“There is a strong secondary market for tax-free bonds. But getting lot sizes could be a problem,” he said.
Tax-free bonds offer sovereign risk. While there is no super-normal return, there are no surprises in case of a Black Swan event. However, availability is an issue, especially if one wants huge lot sizes. One way is to buy wait and accumulate in smaller lots, said Mitra.
In case of tax-free bonds, the liquidity is low and hence sufficient quantum is not available. The existing coupon rates are about 6.4-6.5%, which is closer to 10% on a pre-tax basis. The strategy should be to hold till maturity.
“It is a very good return in today’s environment, if you are able to get decent quantities,” Pant said.
Tax-free bonds provide an annual interest payout which is not taxable. These papers have maturities that range seven to 10 years or more. “If an investor wants to lock in the returns for such time horizons, then tax-free bonds can be considered. However, it is important to remember that there could be an MTM impact here if there is a need to liquidate these bonds prior to maturity,” said Krishnamurty.
Hence, one should look at these investments from the perspective of locking the yields available currently and holding these papers till maturity.
“Since the issuers are all PSUs, the credit risk in these papers is very low. While tax-free bonds are listed and traded on the stock exchanges, the volumes here are very low. Most transactions are done in the over the counter (OTC) market and the preferred lot size here is Rs 5 crore,” Krishnamurty said.
According to Guha, tax agnostic investors also prefer non-convertible debentures that offer attractive yields from stable names. “HNI investors have looked to invest in short- to medium-term maturity papers, keeping in mind the duration risk brought in by interest rate hike cycle,” he said.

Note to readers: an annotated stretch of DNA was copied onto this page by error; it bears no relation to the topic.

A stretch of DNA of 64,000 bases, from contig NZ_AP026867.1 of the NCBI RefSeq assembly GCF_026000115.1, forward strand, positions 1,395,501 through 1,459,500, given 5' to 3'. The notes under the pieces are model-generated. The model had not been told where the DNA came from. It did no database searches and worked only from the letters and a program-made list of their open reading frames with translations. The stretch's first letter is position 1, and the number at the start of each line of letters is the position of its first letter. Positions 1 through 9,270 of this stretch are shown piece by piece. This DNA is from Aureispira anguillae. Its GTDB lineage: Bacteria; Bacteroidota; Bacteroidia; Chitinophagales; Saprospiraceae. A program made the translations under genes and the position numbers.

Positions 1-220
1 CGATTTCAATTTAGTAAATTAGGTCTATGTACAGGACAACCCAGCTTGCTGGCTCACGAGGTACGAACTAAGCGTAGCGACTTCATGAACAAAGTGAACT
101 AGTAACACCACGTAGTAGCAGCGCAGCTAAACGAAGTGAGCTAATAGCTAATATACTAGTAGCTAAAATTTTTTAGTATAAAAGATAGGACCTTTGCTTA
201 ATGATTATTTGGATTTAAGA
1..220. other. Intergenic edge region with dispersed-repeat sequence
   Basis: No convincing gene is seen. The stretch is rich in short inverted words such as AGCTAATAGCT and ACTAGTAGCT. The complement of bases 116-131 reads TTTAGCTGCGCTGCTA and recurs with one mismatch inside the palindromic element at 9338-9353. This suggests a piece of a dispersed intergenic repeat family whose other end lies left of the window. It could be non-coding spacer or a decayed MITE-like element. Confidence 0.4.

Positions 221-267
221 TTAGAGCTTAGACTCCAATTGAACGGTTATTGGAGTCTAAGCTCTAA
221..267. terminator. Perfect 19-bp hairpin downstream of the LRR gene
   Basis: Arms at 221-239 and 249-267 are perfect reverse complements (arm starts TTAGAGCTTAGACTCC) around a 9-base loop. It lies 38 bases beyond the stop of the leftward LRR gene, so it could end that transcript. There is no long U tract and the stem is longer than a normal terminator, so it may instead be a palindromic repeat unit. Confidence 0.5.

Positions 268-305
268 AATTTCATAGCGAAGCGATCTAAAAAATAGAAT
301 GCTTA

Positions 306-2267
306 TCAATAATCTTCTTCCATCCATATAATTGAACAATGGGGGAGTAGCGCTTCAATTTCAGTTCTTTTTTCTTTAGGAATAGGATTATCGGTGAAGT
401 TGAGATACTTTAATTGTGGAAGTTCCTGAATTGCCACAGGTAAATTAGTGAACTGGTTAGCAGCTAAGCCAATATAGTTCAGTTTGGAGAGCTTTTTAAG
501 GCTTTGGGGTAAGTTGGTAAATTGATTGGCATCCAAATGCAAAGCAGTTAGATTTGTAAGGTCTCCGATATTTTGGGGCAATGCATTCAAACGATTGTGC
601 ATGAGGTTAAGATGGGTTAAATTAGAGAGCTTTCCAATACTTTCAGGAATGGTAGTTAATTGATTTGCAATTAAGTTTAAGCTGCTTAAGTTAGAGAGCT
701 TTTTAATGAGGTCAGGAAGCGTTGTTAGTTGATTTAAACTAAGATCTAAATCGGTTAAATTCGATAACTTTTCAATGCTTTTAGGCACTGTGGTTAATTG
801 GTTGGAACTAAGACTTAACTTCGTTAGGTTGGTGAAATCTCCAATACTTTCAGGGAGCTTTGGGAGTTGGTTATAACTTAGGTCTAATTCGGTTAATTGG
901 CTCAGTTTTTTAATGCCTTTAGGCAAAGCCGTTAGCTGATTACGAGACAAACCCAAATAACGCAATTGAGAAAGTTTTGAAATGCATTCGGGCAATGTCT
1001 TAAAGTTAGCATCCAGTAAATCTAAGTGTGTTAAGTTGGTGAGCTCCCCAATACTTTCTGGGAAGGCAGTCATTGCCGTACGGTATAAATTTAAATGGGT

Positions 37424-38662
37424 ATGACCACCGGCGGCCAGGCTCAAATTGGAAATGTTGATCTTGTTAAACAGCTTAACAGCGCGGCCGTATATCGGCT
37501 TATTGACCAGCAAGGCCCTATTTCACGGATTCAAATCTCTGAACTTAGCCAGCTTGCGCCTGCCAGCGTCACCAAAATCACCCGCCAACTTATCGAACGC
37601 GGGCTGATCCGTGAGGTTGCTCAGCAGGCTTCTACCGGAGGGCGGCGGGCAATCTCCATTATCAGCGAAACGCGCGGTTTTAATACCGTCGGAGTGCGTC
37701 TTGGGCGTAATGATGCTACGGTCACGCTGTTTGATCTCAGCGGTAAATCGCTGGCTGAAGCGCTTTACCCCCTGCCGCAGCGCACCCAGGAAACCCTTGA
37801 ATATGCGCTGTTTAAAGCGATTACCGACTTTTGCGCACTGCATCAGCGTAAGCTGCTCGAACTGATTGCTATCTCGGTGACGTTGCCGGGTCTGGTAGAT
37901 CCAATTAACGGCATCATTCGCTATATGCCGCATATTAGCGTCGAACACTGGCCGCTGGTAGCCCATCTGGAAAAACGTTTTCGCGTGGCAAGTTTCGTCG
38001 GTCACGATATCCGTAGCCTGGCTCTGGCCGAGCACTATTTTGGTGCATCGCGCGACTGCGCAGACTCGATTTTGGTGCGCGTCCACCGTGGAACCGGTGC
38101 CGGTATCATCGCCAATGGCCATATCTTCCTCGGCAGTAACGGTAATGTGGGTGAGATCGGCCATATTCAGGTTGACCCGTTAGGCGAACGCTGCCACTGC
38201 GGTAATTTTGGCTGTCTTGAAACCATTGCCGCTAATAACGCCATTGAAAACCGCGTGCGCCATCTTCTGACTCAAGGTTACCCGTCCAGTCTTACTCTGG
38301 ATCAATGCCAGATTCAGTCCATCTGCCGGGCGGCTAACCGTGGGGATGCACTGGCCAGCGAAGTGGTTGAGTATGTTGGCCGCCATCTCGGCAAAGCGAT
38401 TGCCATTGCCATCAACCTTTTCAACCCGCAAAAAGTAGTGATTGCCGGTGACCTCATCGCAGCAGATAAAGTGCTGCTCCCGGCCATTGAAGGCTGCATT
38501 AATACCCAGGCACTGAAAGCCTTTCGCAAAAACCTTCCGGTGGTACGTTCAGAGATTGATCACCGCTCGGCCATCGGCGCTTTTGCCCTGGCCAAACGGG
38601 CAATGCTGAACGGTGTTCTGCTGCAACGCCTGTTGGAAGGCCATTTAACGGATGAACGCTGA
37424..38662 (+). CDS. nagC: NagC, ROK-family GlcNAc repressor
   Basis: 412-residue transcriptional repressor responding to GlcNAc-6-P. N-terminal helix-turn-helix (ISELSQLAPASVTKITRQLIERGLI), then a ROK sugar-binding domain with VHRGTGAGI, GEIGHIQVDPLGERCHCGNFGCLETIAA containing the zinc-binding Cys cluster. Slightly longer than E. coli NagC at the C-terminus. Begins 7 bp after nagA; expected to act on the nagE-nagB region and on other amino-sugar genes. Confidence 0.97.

Similarly, another option is FMPs, which are offering close to 9% yields. In fact, some investors are asking for five-year FMPs to try and lock in at these yields, Pant said.
Investors are also looking at structured options which offer minimum guarantee of about 7% coupon through debt investments and an upside through equity participation.
As an alternative, given that fixed income yields were not very high until recently, there were some other options that investors are looking at. One is credit funds, in the Alternative Investment Funds (AIF) space. These are mostly unrated papers and offer yields in the range of 12-18 % total IRR. They are not from real estate sector, but from acquisition finance, etc. The high yield is commensurate with the high risk the investor is taking.
“The difference here is that fund managers are doing the due diligence separately on the underlying securities of these papers,” Mitra said.
For instance, if there is a non-banking finance company that is lending directly as structured credit, then that NBFC may have some credit rating, but the fund manager will also evaluate the underlying security to whom the NBFC is lending, in order to get an accurate assessment of the risk, he said.